What are students expected to do? In the findings presented thus far, Germany and Japan have appeared more similar to each other than either is to the U.S. When we examine what students actually do during the lessons, however, Germany and Japan diverge. In all three countries, in almost all lessons, students were asked to solve problems. Lessons differed, however, in how much creative mathematical work was expected of the students. In some lessons, a procedure was demonstrated or developed by the teacher, and students then were asked to apply this procedure to solve the assigned problems. In other lessons, students were asked to develop procedures themselves, based on what they had learned in previous lessons.
We coded the nature of the work expected of students during seatwork into three categories: 1) practicing routine procedures, 2) applying procedures in new situations, or 3) inventing new procedures and analyzing new situations. The first category is familiar: the teacher demonstrates or develops a procedure, such as solving a linear equation for x, and then assigns a number of similar problems on which students are to practice the same procedure. The second category includes cases in which a procedure is demonstrated or developed for solving one kind of problem - say, finding the area of a right triangle by adjoining an identical triangle to form a rectangle and calculating half its area. Students are asked to apply the same procedure to another kind of problem, say, finding the areas of nonright triangles. The third category requires even more of students: they are asked to invent solution methods, analyze mathematical situations, or generate mathematical proofs. For example, students might be asked to predict the sum of the interior angles of a 10-sided polygon after measuring the sums for three-, four-, and five-sided polygons.
Coding seatwork into these three categories resulted in the differences shown in Figure 2. Japanese students spent less time practicing routine procedures and more time inventing, analyzing, and proving than their peers in the other countries. German and U.S. students spent almost all their time practicing routine procedures.
What is the teacher's role? Based on the information presented thus far, the reader may have developed the impression that teachers play a far more active role in Germany and the U.S. than in Japan. For example, whereas German and U.S. students usually practice methods developed or presented by the teacher, Japanese students are often asked to develop methods themselves. But to assume that Japanese teachers are less active or directive than German or U.S. teachers would be a mistake.
Although it is true that Japanese teachers give students time to struggle with challenging problems, they often follow this up with direct explanations and summaries of what the students have learned. This is why Japanese teachers were coded as engaging in more direct lecturing than either German or U.S. teachers. Although the time devoted to lecturing was minimal in all three countries, 71% of Japanese lessons contained at least some lecturing, compared with only about 15% of German and U.S. lessons. Japanese teachers also control the direction of the lesson in subtle ways, such as creating conditions in the classroom that will govern the kinds of solution methods students are likely to invent. For example, to begin a lesson, they often select problems that can be solved by modifying methods that were developed during the previous lesson.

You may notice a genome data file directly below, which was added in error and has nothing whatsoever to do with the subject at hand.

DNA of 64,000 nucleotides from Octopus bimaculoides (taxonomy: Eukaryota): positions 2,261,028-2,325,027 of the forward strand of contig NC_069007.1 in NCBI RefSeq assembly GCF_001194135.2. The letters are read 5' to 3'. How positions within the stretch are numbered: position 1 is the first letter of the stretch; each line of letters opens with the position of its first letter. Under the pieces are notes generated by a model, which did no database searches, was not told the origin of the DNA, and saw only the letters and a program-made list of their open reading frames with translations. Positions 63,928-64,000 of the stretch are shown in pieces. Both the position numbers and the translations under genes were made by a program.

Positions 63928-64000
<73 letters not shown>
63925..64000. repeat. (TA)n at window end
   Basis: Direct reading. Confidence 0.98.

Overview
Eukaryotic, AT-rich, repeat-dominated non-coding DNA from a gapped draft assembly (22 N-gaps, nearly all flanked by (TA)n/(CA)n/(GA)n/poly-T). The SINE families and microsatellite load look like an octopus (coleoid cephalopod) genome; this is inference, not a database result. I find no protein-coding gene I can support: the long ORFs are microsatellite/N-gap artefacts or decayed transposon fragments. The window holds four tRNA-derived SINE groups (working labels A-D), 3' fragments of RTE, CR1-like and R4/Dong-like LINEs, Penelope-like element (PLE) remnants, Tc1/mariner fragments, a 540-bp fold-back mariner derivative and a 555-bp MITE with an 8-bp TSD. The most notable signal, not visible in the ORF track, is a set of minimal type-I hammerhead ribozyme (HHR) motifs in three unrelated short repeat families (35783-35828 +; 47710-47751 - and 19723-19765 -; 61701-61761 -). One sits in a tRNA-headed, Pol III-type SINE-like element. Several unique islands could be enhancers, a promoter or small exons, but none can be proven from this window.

How are lessons organized? Even with the small set of indicators presented to this point, it is clear that eighth-grade mathematics teaching differs across countries, especially between Japan and the United States. Students in these classrooms have different mathematical experiences. The differences are not just a matter of degree: U.S. students apparently experience a different kind of mathematics than their Japanese peers. But the indicators don't tell us everything. For example, how do teachers in each country design and implement lessons to produce such clear differences on the indicators?
The benefits of video are well worth the methodological challenges and labor-intensive demands that video imposes.
In order to understand how lessons are developed, it is useful to know what goals teachers set. Teachers were asked in the questionnaire what "main thing" they wanted students to learn from the lesson. Most teachers focused either on mathematical skills (solving specific kinds of problems or using specific formulas) or on mathematical thinking (exploring, developing, and understanding mathematical ideas or inventing new ways to solve problems). As shown in Figure 3, there were large differences between countries. Japanese teachers emphasized thinking; German and U.S. teachers emphasized skills. To understand how these goals are translated into classroom lessons, it is helpful to consider the larger context within which they are constructed.